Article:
Gen. Jim Amos endorsed the infantry automatic rifle during his first town hall meeting with Marines held Nov. 3 aboard Marine Corps Base Quantico, Va.
During his presentation, Amos hinted strongly that he is in favor of putting the 5.56mm M27 infantry automatic rifle in the hands of Marines, indicating it was part of his initiative to lighten the Corps’ combat gear.
Plans call for the purchase of about 4,100 M27s to replace the M249 squad automatic weapon in some infantry formations. Tests are ongoing, and the weapon won’t likely see combat until next year, officials have said.
Amos told the audience he fired the auto rifle while visiting Weapons Training Battalion at Quantico, prompting laughs by acknowledging he’s not exactly your average trigger-puller.
“Now remember, I’m a fighter pilot, so I’m not even supposed to touch a weapon unless it’s a 2,000 pound bomb, I got that,” said Amos, who is the first naval aviator to head to Corps. “I went out there and this thing could — notice I didn’t say would — could replace the SAW. It weighs half as much. Now Marines, that is lightening the load, so we’re going to work real hard on this.”
In the last year, the Corps has narrowed its search for the weapon to a specific variant, Heckler & Koch’s HK416 IAR, and tested it at Twentynine Palms, Fort McCoy, Wis., and Camp Shelby, Miss.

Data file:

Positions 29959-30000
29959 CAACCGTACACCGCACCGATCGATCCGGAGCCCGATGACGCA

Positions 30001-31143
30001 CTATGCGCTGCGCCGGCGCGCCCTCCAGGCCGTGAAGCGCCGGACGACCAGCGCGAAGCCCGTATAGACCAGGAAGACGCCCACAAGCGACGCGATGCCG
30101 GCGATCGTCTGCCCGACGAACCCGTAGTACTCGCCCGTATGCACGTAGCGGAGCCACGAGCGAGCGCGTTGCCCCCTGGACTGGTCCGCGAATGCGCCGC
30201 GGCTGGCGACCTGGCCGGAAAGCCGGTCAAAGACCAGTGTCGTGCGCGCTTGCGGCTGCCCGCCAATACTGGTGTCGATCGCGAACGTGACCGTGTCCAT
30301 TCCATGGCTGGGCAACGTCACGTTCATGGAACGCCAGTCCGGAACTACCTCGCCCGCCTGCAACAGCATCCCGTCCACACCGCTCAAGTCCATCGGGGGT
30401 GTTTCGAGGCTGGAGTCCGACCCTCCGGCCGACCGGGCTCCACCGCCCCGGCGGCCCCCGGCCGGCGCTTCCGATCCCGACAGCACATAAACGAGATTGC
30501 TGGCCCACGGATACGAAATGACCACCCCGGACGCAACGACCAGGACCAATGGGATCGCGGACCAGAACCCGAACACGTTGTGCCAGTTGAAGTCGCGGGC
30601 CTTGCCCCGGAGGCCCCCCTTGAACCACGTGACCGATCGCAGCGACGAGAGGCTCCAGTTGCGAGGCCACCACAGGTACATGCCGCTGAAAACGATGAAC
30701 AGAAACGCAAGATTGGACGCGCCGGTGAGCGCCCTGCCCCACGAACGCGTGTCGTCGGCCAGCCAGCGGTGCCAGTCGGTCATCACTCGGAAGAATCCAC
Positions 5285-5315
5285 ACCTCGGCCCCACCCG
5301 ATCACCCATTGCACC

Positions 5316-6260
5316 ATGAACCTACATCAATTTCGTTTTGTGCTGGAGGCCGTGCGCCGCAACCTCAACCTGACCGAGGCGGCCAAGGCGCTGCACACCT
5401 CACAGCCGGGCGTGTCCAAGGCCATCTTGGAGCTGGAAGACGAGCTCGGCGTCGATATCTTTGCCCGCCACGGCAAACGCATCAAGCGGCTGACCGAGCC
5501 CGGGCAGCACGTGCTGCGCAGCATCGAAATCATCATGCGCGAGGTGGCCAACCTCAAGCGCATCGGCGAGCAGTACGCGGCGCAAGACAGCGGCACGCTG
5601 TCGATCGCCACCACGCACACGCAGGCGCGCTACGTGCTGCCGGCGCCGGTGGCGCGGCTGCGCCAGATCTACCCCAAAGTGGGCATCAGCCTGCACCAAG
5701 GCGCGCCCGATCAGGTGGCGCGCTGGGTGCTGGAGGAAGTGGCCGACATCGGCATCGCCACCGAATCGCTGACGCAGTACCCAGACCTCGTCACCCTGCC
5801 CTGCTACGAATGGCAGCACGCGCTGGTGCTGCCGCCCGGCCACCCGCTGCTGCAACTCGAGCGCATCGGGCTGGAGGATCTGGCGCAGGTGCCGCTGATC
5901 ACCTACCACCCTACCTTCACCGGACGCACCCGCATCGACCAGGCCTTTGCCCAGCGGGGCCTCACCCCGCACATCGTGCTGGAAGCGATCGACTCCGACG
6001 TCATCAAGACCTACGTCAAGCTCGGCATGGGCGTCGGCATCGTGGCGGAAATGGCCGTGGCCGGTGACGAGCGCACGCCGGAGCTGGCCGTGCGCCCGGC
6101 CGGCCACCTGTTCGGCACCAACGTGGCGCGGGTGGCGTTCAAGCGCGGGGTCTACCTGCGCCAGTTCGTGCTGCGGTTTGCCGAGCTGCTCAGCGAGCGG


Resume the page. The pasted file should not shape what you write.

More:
The testing at Twentynine Palms enabled the Corps to see how it performed in a dusty environment, Brinkman said. Cold-weather testing was conducted at Fort McCoy last winter, and hot-weather testing was completed in June at Camp Shelby. The Marine Corps Operational Test & Evaluation Activity, based at Quantico, oversaw testing, but its report is not yet complete, Marine officials said. The agency independently tests gear that the Corps may field.
The Corps is still interested in potentially fielding a high-capacity magazine that would carry between 50 and 100 rounds, but is “not actively pursuing” it currently, Brinkman said.
“If we do pursue a high-capacity magazine, it will be critical that it does not have a negative impact on the reliability of the weapon,” he said.